Noah's Story 

Green Gully Noah 

Born: 19th december 2007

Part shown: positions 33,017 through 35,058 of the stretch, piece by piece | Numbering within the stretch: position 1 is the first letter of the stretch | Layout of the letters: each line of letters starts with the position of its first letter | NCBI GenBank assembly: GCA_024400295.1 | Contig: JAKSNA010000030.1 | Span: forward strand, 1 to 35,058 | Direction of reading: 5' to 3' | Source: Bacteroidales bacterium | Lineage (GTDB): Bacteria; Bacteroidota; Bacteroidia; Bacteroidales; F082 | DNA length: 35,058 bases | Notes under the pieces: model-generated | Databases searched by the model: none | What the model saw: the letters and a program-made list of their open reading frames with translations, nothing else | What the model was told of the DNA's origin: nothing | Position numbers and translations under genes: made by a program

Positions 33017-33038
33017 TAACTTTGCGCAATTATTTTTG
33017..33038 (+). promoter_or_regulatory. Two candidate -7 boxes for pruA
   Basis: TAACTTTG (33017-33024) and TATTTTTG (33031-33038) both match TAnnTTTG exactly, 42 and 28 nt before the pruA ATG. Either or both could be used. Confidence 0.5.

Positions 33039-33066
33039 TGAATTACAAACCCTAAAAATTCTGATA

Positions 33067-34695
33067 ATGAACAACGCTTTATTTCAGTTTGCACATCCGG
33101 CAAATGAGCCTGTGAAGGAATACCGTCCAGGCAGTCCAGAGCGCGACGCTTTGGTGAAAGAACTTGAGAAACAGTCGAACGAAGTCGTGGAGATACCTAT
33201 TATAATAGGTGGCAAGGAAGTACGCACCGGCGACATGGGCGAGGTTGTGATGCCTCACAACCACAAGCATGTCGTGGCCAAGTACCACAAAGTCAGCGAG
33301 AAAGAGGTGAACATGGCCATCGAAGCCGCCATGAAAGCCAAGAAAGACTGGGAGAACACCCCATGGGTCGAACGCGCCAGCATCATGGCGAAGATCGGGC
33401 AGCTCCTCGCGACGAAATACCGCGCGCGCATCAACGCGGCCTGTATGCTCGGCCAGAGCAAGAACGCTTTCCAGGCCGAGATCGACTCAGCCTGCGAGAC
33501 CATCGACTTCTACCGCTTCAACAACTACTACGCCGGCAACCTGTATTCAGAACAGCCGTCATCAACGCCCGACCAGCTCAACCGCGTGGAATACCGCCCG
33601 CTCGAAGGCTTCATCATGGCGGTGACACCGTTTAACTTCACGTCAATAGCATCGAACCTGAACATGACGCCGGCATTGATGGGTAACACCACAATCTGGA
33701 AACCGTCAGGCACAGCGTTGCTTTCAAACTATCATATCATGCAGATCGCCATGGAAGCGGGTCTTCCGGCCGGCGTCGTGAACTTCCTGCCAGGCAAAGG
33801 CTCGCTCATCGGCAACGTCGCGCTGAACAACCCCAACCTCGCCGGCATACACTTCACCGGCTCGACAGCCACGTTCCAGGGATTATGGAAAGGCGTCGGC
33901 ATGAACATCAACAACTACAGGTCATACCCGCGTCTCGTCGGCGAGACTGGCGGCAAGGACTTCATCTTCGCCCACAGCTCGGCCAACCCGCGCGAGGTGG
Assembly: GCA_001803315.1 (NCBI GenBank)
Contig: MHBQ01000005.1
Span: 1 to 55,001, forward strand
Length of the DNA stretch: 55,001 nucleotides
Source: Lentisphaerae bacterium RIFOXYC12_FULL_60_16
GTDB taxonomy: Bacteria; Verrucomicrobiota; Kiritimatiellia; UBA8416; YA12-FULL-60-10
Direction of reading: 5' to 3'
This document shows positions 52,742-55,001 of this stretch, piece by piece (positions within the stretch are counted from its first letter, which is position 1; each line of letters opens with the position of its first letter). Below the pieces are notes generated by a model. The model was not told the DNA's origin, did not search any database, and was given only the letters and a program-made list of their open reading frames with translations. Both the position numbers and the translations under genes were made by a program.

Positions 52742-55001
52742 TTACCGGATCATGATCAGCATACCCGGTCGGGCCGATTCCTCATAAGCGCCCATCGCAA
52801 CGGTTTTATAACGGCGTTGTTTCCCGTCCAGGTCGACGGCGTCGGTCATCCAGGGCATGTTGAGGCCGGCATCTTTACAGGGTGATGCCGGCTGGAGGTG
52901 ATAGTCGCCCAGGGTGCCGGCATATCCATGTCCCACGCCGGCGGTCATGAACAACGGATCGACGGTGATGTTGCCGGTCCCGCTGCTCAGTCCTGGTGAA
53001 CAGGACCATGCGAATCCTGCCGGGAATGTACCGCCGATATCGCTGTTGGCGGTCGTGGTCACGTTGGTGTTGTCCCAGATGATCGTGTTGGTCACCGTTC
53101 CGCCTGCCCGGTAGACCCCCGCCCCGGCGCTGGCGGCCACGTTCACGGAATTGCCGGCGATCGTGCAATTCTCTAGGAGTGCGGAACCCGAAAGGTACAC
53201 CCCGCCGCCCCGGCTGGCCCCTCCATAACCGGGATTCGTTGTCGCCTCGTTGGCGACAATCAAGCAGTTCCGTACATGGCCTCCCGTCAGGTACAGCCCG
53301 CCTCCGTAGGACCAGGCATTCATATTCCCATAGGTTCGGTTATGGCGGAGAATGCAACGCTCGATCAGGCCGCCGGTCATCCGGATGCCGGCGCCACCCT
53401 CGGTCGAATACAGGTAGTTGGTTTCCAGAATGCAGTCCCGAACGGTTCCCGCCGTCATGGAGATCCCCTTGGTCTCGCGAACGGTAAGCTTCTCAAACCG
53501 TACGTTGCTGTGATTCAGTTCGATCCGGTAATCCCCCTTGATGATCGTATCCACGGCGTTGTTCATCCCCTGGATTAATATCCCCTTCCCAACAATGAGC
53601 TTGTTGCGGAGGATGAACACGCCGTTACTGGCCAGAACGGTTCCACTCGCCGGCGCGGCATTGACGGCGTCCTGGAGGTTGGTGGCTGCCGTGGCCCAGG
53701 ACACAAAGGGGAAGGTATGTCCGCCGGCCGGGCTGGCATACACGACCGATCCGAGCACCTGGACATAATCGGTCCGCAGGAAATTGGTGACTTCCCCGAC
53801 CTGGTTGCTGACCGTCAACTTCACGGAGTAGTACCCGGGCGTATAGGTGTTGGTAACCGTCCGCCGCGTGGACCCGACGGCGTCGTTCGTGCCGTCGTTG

We made the decision to induce Noah's mother Charlotte and another one of our females as we were going away for Christmas. We felt this was the best decision at the time as we didn't want the responsibility left to the grandparents who would be minding the farm over the Christmas period. So all seemed to be going well until we checked on Charlotte in the early hours of the morning and as planned she was in labour. We went out into the paddock to find the presentation of just one foot. After closer inspection we discovered that the cria had his head tucked towards his chest and to make matters worse Charlotte had not properly dialated. So we called the vet and waited the agonising 45 minutes for him to arrive during which time we noticed some bleeding. We were unsure if the bleeding was coming from Charlotte or the cria so now time was of the essence. When the vet arrived after great struggle to free the cria the decision was made to use eye hooks, a tool which is most commonly used on stillborn calfs. At this stage we were just trying to save the mother. A traumatic experience for all involved but the cria was finally out. To the amazement of everyone the cria was still breathing, the vet took one look at him and said that he appears to have brain damage and that he probably wouldn't survive. Of course to make matters worse it was a pretty miserable day so we didn't even have the sun on our side to help this little cria. Despite all the bad news we took him and mother charlotte down to the shed and did our best to warm him up. We wrapped him up in one of the horse rugs, covered him in heat packs and got the hairdryer going. He was suffering hypothermia and shock as a result of the difficult birth. He seemed to be picking up a little so we gave him his first of many bottles. He was still in a bad way so we took him into the vets in the back of the car in a box to get a plasma transfusion to give him the best shot at survival; he was now around five hours old. After the transfusion we brought him home and kept him fed and warm including the dreaded night shifts. During these night shifts we discovered he was blind as he would not react to the torch light, so the future was now looking pretty grim as by this time he had made no attempt to stand. While ever he was alive and pleased to hear us coming with his bottle we kept feeding him. It was the 23rd of December and we had organised with the neighbours to feed the animals while we were away for a few days over Christmas. While giving the neighbours the tour we showed them Noah and explained that we were probably going to put him down that afternoon as he was still blind and not standing. As we were talking Mum was standing with Noah in between her legs and said that he would be put down unless he gave us some sort of sign, he then pushed himself up to a standing position with the help of mums legs for support. If that’s not a sign then I don't know what is! He was now making attempts to stand but his muscles and tendons were badly damaged while he was being pulled from his mother by two men during birth. We can only imagine the pain he must have been in but never the less he continued to fight for his life and make an impression on us all. So Pete and Shirley Berry (now know as Uncle Pete and Aunty Shirley) came to the rescue putting their hands up to look after him while we were away. During his stay at the Berry's Noah regained his sight and from there he began to run around and act like any other normal cria. Noah was now doing really well but unfortunately Charlotte was unable to bond with him and refused to feed him, so it was up to us. Noah is now around 18 months old and has become our resident uncle; he lives in a paddock near the house looking after the weanlings making them as friendly as he is.

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